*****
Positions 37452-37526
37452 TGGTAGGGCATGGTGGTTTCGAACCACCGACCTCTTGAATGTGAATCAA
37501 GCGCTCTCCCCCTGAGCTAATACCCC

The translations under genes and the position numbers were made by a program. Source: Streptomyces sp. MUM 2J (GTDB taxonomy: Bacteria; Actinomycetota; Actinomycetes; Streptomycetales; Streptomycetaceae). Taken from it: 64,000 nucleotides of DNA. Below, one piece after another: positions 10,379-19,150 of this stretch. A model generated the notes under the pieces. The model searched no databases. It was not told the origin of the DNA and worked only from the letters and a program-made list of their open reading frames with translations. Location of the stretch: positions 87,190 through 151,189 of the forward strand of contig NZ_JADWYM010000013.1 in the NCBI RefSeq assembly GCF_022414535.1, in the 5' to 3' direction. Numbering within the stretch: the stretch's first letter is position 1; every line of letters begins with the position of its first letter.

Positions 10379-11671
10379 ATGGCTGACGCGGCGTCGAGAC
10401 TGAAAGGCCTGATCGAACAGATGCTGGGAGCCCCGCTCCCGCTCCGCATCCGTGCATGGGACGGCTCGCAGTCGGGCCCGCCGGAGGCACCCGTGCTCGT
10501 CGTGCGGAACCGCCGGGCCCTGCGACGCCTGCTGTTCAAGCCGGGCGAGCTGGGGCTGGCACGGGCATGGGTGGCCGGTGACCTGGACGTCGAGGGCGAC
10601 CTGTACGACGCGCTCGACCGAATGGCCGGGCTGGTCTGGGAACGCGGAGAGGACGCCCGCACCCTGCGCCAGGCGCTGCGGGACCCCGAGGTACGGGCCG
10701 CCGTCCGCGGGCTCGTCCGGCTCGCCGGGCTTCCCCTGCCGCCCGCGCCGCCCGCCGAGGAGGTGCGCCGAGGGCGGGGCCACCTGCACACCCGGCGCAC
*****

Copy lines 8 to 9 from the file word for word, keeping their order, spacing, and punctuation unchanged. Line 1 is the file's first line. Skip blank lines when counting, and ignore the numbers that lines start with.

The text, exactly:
10501 CGTGCGGAACCGCCGGGCCCTGCGACGCCTGCTGTTCAAGCCGGGCGAGCTGGGGCTGGCACGGGCATGGGTGGCCGGTGACCTGGACGTCGAGGGCGAC
10601 CTGTACGACGCGCTCGACCGAATGGCCGGGCTGGTCTGGGAACGCGGAGAGGACGCCCGCACCCTGCGCCAGGCGCTGCGGGACCCCGAGGTACGGGCCG